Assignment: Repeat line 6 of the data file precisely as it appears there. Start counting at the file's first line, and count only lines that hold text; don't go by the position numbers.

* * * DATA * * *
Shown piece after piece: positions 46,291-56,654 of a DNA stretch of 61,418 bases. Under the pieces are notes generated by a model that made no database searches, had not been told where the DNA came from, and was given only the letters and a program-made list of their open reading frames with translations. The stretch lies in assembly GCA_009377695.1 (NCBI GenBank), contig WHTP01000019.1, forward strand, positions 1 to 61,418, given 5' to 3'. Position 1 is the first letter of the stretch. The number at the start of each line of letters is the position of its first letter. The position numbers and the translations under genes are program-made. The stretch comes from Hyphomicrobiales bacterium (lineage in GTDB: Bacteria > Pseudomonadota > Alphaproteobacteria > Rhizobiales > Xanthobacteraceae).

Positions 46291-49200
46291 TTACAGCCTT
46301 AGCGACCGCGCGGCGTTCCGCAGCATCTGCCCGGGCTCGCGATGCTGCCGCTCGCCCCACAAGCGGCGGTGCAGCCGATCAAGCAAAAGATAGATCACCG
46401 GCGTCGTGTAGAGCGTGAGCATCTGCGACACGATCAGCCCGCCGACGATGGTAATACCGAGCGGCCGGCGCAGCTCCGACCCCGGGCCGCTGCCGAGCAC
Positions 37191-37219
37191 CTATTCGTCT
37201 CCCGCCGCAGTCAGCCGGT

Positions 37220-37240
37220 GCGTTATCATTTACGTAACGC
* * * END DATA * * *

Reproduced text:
Positions 37191-37219